• Any additional value you added such as running projects or company culture related initiatives.
  • Training and certification you received within that role
  • Promotions or additional responsibilities gained

Then you may wish to add some reflection on the role and how this experience contributed to the professional you are today. Like a CV, your LinkedIn is telling people a story. Make yours interesting!

What are your IT specialties and skills? Add them to LinkedIn

The skills section of your LinkedIn page will not only provide those browsing your profile with an idea of what you bring to the table, but LinkedIn search will use these to help recruiters find the people they need. LinkedIn has a useful feature of suggesting skills, but make sure this section accurately reflects a complete picture of you. You may have development skills but also worked in leadership positions – ensure both are included.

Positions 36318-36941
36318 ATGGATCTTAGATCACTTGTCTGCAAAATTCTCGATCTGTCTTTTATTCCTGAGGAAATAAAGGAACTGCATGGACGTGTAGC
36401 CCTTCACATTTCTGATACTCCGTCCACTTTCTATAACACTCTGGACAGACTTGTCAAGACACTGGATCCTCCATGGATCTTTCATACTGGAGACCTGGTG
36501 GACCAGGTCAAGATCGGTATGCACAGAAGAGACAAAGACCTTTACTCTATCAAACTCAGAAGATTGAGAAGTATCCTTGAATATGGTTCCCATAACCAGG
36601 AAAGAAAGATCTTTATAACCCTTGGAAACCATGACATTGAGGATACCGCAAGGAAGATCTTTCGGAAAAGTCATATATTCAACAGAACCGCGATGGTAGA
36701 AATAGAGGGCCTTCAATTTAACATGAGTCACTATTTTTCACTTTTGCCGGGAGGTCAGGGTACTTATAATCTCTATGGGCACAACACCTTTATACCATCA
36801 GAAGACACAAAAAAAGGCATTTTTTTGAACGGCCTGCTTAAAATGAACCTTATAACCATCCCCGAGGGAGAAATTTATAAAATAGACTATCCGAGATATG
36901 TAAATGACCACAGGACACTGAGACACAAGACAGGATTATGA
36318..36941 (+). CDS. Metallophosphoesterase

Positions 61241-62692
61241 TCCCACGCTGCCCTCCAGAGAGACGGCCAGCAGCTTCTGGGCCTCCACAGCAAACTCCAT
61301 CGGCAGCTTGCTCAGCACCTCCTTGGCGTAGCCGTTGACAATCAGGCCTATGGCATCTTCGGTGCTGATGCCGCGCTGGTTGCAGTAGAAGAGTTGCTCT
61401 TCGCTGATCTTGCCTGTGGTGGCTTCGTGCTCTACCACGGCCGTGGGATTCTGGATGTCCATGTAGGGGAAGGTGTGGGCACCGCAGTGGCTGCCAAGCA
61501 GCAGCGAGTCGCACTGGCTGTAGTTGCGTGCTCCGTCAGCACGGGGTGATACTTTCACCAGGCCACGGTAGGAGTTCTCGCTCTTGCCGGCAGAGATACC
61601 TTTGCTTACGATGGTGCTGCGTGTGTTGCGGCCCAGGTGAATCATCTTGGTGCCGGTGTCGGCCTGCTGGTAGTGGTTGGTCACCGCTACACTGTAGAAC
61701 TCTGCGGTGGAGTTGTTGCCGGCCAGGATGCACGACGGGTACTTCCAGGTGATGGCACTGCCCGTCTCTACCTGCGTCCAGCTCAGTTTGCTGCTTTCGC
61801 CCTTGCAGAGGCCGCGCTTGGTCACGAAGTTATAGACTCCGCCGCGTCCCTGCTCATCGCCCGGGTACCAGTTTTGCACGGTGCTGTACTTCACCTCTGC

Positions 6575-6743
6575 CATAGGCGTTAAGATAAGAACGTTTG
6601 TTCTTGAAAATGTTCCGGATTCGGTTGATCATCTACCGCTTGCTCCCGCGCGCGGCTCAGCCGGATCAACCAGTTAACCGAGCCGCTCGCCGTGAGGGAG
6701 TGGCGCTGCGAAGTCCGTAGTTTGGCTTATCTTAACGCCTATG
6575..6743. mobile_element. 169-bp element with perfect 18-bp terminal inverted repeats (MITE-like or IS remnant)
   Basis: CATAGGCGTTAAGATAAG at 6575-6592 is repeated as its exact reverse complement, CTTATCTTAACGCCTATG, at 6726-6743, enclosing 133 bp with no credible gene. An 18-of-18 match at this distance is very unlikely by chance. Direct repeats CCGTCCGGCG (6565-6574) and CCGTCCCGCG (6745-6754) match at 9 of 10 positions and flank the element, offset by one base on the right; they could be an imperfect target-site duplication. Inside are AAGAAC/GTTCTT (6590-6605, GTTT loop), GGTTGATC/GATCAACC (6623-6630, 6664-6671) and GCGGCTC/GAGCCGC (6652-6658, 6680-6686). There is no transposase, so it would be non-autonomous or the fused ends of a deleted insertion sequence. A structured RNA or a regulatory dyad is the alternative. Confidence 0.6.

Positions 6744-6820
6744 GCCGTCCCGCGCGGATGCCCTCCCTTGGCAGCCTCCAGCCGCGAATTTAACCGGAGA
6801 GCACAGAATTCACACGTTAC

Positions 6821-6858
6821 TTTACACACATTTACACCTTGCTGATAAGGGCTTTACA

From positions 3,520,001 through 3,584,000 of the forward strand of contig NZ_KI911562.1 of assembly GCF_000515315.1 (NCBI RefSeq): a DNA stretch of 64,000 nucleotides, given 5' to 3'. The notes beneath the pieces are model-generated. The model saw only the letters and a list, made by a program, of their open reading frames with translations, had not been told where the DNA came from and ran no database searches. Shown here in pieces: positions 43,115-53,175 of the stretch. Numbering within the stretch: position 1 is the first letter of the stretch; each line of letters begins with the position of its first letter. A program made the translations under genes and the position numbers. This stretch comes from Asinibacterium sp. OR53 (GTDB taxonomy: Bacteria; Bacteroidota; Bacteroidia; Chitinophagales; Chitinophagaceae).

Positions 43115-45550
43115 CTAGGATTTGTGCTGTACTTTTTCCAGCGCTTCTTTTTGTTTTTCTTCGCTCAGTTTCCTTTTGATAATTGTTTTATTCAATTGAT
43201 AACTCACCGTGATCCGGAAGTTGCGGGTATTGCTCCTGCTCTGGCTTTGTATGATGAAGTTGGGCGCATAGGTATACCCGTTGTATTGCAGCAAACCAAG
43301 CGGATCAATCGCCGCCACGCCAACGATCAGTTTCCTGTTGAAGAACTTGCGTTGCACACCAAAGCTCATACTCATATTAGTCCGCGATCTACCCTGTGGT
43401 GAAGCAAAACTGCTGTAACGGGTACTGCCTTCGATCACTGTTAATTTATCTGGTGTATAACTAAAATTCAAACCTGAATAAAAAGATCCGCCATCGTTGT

Once you have added skills you can get these reinforced by connections who will ‘endorse you’ as a proof point that you do, in fact, possess these abilities. 

Endorse others and get it back

Leading us nicely into endorsements! LinkedIn endorsements help legitimise profiles with the community able to ‘+’ against each skill as a sort of upvote. 

One of the quickest ways to get endorsements yourself, is to go out and endorse people in your network. Choose connections who you have worked with in the areas you’ve specified as skills so they’ll more likely be able to endorse you from real world experience working together. 

Build your connections from real life networks